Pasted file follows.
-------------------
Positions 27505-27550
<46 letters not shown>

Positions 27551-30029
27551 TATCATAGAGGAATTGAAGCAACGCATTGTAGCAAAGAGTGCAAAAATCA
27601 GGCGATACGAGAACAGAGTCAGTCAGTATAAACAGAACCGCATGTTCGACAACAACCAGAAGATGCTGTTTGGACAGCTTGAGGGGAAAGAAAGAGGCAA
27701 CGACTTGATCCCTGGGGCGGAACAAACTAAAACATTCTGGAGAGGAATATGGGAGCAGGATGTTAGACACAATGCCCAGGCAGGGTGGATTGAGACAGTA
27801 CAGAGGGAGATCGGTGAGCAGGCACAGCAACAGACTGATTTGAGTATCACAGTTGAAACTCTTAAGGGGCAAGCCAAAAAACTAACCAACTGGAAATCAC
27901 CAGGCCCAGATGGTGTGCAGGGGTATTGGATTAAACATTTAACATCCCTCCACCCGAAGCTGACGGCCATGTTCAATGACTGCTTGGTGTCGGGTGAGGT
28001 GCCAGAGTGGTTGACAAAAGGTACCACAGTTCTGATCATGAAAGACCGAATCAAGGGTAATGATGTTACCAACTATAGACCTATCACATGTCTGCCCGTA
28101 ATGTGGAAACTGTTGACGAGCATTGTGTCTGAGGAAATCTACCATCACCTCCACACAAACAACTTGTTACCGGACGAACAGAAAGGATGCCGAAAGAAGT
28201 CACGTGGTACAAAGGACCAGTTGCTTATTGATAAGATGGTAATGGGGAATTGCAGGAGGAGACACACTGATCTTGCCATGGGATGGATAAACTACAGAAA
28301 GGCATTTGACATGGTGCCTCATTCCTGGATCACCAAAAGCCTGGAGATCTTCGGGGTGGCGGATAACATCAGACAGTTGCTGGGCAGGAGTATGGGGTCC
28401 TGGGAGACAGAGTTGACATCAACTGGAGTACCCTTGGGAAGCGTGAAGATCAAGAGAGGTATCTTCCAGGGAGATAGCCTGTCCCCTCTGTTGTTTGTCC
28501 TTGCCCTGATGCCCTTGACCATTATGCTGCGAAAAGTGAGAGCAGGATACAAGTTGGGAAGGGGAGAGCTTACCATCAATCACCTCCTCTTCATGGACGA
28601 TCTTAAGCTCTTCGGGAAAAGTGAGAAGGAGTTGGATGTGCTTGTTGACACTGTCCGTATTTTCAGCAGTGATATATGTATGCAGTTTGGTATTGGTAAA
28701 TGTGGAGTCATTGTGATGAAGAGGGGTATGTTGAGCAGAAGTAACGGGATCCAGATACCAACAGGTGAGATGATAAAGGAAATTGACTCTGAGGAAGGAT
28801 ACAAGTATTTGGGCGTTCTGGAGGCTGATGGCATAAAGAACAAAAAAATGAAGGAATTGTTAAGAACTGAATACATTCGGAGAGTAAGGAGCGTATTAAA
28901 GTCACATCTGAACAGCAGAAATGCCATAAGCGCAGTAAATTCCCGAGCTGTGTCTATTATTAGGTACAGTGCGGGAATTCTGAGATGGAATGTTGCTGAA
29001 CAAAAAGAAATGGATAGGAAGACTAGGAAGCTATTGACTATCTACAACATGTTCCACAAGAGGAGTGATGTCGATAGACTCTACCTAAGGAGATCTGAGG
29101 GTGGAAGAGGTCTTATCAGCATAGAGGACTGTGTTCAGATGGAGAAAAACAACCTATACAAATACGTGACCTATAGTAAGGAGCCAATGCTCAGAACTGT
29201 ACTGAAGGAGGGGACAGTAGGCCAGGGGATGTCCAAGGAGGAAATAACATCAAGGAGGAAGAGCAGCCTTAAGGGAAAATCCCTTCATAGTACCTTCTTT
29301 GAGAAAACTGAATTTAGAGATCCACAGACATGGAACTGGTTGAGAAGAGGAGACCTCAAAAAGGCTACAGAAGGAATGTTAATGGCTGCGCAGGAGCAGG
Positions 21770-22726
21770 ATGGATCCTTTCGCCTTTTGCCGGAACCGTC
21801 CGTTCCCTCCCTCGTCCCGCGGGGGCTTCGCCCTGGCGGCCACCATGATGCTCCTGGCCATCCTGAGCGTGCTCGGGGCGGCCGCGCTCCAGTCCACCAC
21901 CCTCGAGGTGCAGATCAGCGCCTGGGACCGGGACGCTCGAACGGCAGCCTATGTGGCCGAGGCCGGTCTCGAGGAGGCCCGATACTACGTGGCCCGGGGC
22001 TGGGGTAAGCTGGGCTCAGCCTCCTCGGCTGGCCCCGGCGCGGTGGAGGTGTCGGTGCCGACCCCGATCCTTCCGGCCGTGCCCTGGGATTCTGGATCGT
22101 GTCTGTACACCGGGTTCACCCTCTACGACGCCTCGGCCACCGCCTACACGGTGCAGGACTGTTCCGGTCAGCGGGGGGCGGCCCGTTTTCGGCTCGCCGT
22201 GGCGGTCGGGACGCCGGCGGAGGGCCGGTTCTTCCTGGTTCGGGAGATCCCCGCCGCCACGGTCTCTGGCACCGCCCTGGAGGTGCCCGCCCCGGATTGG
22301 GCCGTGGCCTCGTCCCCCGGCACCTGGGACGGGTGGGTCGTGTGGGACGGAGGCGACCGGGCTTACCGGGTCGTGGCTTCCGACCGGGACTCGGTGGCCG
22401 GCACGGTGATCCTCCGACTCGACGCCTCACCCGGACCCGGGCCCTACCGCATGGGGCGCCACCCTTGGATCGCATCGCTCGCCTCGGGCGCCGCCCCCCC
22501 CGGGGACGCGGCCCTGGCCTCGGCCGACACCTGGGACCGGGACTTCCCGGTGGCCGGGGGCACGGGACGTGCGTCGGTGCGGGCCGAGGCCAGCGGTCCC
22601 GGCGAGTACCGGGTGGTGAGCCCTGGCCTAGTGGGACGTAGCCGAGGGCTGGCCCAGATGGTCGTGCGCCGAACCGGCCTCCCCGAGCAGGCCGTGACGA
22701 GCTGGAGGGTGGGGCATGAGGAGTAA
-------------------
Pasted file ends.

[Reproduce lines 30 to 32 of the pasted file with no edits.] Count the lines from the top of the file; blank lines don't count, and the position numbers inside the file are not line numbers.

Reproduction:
22301 GCCGTGGCCTCGTCCCCCGGCACCTGGGACGGGTGGGTCGTGTGGGACGGAGGCGACCGGGCTTACCGGGTCGTGGCTTCCGACCGGGACTCGGTGGCCG
22401 GCACGGTGATCCTCCGACTCGACGCCTCACCCGGACCCGGGCCCTACCGCATGGGGCGCCACCCTTGGATCGCATCGCTCGCCTCGGGCGCCGCCCCCCC
22501 CGGGGACGCGGCCCTGGCCTCGGCCGACACCTGGGACCGGGACTTCCCGGTGGCCGGGGGCACGGGACGTGCGTCGGTGCGGGCCGAGGCCAGCGGTCCC